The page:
Intel Launches Service To Verify Proper Handling Of Sensitive Data In Data Centers

The launch of Intel Trust Authority, which counts Zscaler and Thales as early adopters, is part of CEO Pat Gelsinger’s push for the chipmaker to earn more revenue through software and services. It arrives as cloud service providers and other vendors seek to convince customers to move sensitive data into their data centers.


Intel is launching a new commercial service designed to verify that confidential computing enclaves enabled by its Xeon processors are properly handling sensitive data in data centers.

Announced Wednesday at the third annual Intel Innovation event, the attestation service is part of the chipmaker’s new portfolio of security software and services called Intel Trust Authority, and Intel is touting security vendors Thales and Zscaler as early customers.

[Related: 6 Big Announcements At Intel Innovation 2023: From 288-Core CPU To AI Supercomputer]

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Previously known as Project Amber, the attestation service offers a “unified, independent assessment of secure enclave integrity and policy enforcement anywhere confidential computing is deployed,” whether that’s in public cloud, hybrid cloud, on-premises or edge environments, according to Anil Rao, vice president of systems architecture and engineering in the office of the CTO at Intel.

“It embodies zero trust principles by separating the assessment of the infrastructure’s trustworthiness from the provider of infrastructure,” he wrote in a blog post.

At launch, Intel Trust Authority will offer verification for trusted execution environments enabled by Intel Software Guard Extensions (SGX) and Intel Trust Domain Extensions (TDX) in Xeon processors. But Rao added that it will “ultimately contribute to the integrity of the entire digital ecosystem.”

The launch of Intel Trust Authority is part of CEO Pat Gelsinger’s push for the company to earn more revenue through software and services, a vision that was first laid out in CRN’s October 2021 cover story about Intel.

And it’s arriving as cloud service providers such as Google Cloud and Microsoft Azure as well as other vendors seek to convince customers to move sensitive data into their data centers.

SGX And TDX Available In Current And Upcoming Xeon CPUs

SGX is a feature found in the third and fourth generations of Xeon Scalable processors, the Xeon CPU Max Series as well as the latest Xeon D and Xeon E chips. It enables the processor to isolate applications with confidential or otherwise sensitive data in private memory regions known as enclaves.

TDX is a feature coming to fifth-gen Xeon Scalable CPUs and new edge variants of fourth-gen Xeon chips due to launch this December. According to Intel, some cloud service providers have custom variants of fourth-gen Xeon Scalable processors with TDX enabled to support early availability programs.

With TDX, Xeon CPUs will have ability the run hardware-isolated virtual machines called trust domains that are kept out of reach from the virtual machine manager or hypervisor.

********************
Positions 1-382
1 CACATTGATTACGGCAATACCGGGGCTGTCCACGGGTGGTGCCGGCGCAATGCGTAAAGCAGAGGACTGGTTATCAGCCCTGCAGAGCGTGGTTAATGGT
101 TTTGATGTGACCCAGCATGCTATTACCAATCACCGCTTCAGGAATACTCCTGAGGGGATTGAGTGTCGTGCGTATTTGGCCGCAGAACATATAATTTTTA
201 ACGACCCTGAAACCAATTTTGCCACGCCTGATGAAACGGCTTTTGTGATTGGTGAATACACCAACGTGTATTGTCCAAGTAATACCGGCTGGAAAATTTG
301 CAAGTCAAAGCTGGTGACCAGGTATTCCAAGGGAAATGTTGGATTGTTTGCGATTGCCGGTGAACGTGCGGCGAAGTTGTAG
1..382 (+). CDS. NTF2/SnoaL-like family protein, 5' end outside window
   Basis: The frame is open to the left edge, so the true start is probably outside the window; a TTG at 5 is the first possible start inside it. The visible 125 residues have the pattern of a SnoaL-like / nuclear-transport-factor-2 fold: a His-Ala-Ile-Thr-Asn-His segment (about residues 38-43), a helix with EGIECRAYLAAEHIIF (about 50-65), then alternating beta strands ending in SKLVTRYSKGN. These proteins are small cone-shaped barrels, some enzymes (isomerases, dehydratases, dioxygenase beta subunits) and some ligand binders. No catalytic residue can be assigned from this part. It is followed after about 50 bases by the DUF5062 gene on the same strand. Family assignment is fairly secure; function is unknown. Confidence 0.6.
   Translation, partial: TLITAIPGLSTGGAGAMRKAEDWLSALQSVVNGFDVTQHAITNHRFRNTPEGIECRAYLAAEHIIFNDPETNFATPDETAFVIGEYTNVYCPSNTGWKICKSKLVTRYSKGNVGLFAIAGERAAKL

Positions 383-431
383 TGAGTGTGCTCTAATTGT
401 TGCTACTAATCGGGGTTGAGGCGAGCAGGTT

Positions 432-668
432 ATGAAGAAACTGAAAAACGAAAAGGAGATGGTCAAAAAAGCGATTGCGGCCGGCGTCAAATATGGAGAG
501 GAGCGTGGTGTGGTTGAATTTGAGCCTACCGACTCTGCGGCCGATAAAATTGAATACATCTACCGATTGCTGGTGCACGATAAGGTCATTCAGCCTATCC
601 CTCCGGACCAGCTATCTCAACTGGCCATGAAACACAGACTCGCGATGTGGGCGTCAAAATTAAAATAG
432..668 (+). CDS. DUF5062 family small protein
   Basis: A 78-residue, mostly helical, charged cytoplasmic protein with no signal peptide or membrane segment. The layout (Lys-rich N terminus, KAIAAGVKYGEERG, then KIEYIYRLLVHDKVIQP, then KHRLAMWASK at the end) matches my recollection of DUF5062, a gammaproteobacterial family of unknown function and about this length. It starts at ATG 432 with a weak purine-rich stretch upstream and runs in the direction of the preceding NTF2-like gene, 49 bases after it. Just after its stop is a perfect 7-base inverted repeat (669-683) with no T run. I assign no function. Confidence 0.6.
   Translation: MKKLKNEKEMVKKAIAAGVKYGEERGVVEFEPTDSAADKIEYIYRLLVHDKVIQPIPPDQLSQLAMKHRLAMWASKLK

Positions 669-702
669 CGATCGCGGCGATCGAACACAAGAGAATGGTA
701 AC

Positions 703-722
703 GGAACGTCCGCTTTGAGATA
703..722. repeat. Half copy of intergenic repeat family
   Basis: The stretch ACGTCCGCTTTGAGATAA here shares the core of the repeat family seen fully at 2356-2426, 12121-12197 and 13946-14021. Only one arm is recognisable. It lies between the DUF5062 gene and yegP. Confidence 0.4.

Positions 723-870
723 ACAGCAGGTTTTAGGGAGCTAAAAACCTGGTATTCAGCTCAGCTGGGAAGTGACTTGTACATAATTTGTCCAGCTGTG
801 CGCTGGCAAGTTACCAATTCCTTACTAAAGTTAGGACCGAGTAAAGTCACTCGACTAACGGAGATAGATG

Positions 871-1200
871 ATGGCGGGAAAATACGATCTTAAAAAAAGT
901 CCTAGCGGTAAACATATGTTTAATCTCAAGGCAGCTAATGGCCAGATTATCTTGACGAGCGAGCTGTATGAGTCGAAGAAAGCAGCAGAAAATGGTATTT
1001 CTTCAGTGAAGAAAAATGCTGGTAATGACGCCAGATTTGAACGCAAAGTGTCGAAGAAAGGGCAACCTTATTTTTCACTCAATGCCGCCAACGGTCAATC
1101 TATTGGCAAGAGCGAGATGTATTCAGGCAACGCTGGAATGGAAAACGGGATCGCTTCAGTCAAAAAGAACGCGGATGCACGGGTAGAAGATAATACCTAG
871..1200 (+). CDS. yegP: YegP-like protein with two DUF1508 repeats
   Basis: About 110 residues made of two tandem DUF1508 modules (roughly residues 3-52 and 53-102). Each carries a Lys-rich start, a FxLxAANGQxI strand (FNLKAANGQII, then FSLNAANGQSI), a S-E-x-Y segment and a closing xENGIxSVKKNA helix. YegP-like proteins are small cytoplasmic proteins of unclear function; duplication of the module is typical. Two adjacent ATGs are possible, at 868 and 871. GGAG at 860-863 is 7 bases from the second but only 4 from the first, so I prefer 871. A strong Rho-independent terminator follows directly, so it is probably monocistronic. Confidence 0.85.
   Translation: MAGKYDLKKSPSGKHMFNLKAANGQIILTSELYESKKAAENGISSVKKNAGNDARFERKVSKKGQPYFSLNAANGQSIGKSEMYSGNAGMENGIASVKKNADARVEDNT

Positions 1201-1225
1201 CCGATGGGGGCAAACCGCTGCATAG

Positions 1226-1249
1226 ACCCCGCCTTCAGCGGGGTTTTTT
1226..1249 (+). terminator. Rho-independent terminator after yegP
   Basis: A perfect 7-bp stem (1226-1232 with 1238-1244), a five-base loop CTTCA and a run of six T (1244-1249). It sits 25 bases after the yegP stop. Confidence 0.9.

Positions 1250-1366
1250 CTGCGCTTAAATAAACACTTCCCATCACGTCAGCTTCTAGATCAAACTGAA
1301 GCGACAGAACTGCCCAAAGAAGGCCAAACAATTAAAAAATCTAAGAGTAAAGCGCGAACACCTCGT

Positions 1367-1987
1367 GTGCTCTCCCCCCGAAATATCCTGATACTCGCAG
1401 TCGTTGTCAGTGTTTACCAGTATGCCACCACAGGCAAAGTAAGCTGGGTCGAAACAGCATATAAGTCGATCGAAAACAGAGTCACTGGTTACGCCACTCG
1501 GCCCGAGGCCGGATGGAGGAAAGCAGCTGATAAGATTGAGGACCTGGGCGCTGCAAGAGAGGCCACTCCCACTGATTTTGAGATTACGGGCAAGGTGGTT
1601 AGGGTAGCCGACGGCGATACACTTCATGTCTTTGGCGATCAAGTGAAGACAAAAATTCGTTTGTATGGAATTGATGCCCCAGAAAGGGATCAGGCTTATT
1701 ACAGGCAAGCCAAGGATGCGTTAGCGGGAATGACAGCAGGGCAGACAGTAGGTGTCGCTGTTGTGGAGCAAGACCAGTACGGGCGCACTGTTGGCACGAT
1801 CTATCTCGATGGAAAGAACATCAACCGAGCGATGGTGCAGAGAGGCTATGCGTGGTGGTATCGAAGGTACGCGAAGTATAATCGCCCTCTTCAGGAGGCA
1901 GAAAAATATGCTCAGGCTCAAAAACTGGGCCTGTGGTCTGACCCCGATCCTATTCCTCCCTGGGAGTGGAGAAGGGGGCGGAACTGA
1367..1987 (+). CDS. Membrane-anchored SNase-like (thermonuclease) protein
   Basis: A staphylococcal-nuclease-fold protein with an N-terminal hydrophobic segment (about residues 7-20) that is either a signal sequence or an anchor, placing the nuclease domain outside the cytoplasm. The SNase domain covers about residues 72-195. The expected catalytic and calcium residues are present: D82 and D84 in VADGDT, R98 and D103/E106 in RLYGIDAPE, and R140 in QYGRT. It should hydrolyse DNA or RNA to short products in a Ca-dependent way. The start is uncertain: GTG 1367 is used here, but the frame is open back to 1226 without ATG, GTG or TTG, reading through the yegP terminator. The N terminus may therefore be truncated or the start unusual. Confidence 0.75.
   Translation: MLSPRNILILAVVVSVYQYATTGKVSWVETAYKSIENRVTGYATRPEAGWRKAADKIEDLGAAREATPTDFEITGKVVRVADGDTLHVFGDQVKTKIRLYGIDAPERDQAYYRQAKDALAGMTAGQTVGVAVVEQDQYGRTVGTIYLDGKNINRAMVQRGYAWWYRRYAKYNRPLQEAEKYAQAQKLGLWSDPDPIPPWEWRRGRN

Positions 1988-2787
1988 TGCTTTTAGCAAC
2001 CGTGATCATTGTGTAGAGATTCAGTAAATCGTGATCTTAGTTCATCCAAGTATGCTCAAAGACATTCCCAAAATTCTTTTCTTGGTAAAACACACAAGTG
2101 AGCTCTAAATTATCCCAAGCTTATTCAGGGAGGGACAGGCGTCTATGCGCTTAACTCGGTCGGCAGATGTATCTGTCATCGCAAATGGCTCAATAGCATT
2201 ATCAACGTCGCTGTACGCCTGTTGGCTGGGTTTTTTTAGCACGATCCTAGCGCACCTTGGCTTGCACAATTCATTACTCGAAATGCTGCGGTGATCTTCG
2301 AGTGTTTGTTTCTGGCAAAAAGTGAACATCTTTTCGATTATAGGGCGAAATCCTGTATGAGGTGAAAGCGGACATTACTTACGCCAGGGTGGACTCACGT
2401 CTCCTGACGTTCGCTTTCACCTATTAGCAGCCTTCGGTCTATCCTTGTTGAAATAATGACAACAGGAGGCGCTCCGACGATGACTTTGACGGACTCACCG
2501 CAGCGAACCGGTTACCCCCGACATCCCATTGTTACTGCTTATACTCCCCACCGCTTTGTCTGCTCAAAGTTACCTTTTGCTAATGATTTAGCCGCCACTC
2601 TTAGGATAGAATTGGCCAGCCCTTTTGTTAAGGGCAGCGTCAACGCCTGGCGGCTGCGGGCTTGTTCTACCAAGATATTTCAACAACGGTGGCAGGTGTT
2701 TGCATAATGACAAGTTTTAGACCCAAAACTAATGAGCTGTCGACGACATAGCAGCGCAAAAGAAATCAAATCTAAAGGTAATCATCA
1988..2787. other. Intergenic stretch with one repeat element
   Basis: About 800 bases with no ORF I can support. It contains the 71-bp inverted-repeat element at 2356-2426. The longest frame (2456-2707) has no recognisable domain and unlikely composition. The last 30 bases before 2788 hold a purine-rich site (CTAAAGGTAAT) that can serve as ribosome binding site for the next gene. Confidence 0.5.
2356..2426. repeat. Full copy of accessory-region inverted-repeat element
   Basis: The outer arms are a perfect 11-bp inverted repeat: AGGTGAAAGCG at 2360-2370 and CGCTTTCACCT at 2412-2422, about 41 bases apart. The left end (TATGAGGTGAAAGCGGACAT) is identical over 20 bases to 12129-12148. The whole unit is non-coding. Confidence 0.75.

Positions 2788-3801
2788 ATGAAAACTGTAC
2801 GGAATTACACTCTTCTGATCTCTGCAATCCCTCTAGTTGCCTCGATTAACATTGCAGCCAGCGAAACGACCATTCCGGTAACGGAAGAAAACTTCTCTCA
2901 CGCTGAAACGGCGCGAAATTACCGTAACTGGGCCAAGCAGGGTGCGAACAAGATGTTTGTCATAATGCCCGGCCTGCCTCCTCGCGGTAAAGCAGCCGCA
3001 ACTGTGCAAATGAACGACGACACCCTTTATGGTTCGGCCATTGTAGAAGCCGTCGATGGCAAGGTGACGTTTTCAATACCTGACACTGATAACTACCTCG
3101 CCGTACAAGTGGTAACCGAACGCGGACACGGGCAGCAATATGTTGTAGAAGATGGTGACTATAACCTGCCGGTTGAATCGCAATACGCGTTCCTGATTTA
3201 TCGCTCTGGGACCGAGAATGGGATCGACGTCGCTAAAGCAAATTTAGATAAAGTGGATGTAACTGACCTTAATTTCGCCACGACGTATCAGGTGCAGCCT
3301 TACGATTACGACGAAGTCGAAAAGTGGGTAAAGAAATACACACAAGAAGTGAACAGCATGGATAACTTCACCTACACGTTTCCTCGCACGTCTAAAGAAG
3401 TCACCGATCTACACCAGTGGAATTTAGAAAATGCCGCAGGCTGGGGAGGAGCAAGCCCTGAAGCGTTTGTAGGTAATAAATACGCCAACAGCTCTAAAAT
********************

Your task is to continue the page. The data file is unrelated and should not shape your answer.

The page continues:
How Thales And Zscaler Will Use Intel Trust Authority

In separate announcements, security vendors Thales and Zscaler said they will use Intel Trust Authority to verify the trustworthiness of their platforms’ confidential computing capabilities.

Zscaler plans to use Intel Trust Authority to verify the “authenticity and integrity” of its App Connectors, which enable a secure connection to private applications hosted in public or private cloud environments through the company’s Zero Trust Exchange Platform.

In explaining how Intel Trust Authority will work with Zscaler’s platforms, representatives at both companies said it begins with Intel’s service generating an attestation token “before an authenticated user can connect to their requested workload.”

“This token is passed via the Zero Trust Exchange to the App Connector and vice versa, providing a verified assurance that the connector (running on the same hypervisor as the customer application it protects) has not been compromised,” they wrote.

“The connector can then be safely decrypted and executed within the secure confines of the Intel TDX-based confidential computing environment. When the customer application carries out the same validation, the zero trust paradigm is effectively extended from cloud to the silicon,” they added.

As for Thales, the French security vendor said it will use Intel Trust Authority to ensure that customers of its CipherTrust Data Security Platform will never have sensitive workloads decrypted outside of a trusted execution environment such as SGX or TDX.

Todd Moore, vice president of data security products at Thales, said the “collaboration with Intel enables security-conscious organizations to share data safely while preserving privacy, confidentiality, and compliance with regulatory requirements such as GDPR, PCI-DSS and HIPAA, only disclosing the results of the processes performed.”

“This is especially important for highly regulated industries where data security is paramount to safeguarding the privacy of the information,” he said in closing.